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How the 'Milan' table PC was born

Microsoft is taking the wraps off this week, but the notion of a table-like computer has generated interest at the company since at least 2001. Photos: On the road to Microsoft's Milan

The notion of a table-like computer had garnered interest within Microsoft since at least 2001, but it wasn't until industrial designer Allan Han went to IKEA in January 2003 that the effort really kicked into high gear.

With a bright blue table bought from the Swedish retailer, Han helped fashion the first prototype, dubbed T1 (Table 1). He cut a hole in the top, put in a special screen, a mirror and cameras, and added a lighting source and the vision software.

"As soon as they saw the first prototype...we had approval all the way up from Bill G. (Gates) to staff the team," said Stevie Bathiche, part of the group within Microsoft's hardware unit that developed the product, which Microsoft unveiled Tuesday night.

The idea for the new kind of computer dates back to 2001, when Bathiche was part of a team tasked by CEO Steve Ballmer and Lisa Brummel, then head of Microsoft's home and retail unit, to come up with some ideas on how to breathe new life into the consumer software business.

Bathiche had been kicking an idea around with Microsoft researcher Andy Wilson. What if there was a flat tabletop computer that could mix virtual and real-world objects and be controlled by touch?

Bathiche presented the idea at a retreat his unit held in August 2002 at the Salish Lodge in Snoqualmie Falls, a scenic tourist spot about 30 miles from Seattle. At the meeting, each member could use pretend venture capital dollars to fund the best pitch they heard. Bathiche's idea was the winner hands down.

"It struck a chord with everyone," he said.

Microsoft set up a team of about a dozen people, including Bathiche, Wilson and David Kurlander, the effort's first general manager.

The company tried out plenty of other designs. One looked like a tub, while others varied in height, including one that was more like a desk and another that resembled a bar. In all, Microsoft built more than 85 early prototypes, often hand-building new ones out of plywood.

"I never thought I'd use my corporate (credit) card at Home Depot, said Lu Silverstein, product manager for Microsoft's surface computing effort. "I work at a software company."

Trips to IKEA and Home Depot hardly sound like the typical Microsoft development effort. However, such projects are becoming more and more likely as the company opts to do both hardware and software with many of its key new ventures. Such was the case with the Xbox 360 and the Zune, both of which are housed in Microsoft's Entertainment and Devices unit, the same division responsible for Milan.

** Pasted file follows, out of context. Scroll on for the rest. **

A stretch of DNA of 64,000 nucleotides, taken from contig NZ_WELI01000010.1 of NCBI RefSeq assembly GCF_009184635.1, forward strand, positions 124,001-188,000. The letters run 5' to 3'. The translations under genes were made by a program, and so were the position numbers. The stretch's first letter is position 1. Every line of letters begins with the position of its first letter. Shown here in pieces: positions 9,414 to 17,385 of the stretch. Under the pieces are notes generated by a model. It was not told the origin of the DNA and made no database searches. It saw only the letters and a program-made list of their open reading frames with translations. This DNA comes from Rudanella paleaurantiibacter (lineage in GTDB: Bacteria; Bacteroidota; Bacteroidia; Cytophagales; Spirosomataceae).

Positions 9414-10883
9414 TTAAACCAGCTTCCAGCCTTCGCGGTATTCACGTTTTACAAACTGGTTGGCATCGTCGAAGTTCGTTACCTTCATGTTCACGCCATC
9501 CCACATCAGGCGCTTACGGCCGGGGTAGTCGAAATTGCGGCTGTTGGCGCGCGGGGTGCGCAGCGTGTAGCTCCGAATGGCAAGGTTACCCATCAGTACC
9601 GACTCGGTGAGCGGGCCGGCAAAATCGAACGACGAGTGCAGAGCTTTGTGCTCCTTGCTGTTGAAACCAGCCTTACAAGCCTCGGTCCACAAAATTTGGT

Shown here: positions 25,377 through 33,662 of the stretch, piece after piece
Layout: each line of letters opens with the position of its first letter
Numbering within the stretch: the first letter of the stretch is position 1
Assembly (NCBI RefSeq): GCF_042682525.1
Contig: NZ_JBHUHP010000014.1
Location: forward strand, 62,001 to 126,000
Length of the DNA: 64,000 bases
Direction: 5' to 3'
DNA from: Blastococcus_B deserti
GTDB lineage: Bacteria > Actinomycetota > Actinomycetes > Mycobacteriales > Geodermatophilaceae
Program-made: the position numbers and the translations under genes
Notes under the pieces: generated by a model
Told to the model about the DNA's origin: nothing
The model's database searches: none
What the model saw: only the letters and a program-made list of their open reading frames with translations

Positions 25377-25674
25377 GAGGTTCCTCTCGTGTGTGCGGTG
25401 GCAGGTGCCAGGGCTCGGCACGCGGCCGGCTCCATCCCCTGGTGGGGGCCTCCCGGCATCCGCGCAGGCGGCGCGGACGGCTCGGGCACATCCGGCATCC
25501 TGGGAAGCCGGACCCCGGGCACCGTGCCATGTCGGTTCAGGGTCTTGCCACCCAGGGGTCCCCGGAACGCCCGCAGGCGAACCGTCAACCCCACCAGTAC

Much of Milan is software, of course. While it runs on a Vista PC, there is a whole other layer of software that handles the advanced touch input. Microsoft researcher Daniel Robbins built the first application to run on the surface computer, a pinball game back in January 2003.

One of the biggest technical challenges was coming up with a means by which the display surface and the input surface could be nearly the same, without interfering with each other. "We wanted to give the computer eyes," Bathiche said. By its very nature that "forces the interactive space to be right on top of the displayed stuff."

The answer was to use a projector, turned on its side, to send the image up to the flat surface of the computer. That allows the display and sensors to appear right next to one another without getting in the way.

By 2005, Microsoft had the design for Milan, both hardware and software, pretty well established. What it needed was a business model for how to get the still-pricey product onto the market. While its designers really envision their product in homes, they decided only businesses would be able to afford it.

Microsoft decided to take a page from the plasma TV business. Though the fancy displays are now a staple in many luxury homes, for years the displays were largely used by corporations and at trade show booths, with companies often renting, not buying, the expensive screens.

One of Microsoft's early partners is Harrah's. The casino's CIO, Tim Stanley, was heading to Microsoft for a visit last year and asked what the company had cooking in the labs. Microsoft decided to show him Milan.

"I went 'wow'," Stanley said. "Gears started turning in my head."

One of the challenges was explaining it to his colleagues back in Las Vegas. "You can't explain it to people," he said. "They only get it when they see it."

Finally, he convinced Microsoft to bring the device to Harrah's, so the IT veteran could show what had gotten him so excited.

Perhaps as impressive as the technology is the fact that Microsoft was able to keep Milan a secret. Outside of the team working on it, few even at the Redmond, Wash., software maker know about the effort. Though Gates is a big fan, even he doesn't have one of the units at his house.

"For Microsoft they kept it under wraps a bit, didn't they?" Stanley said.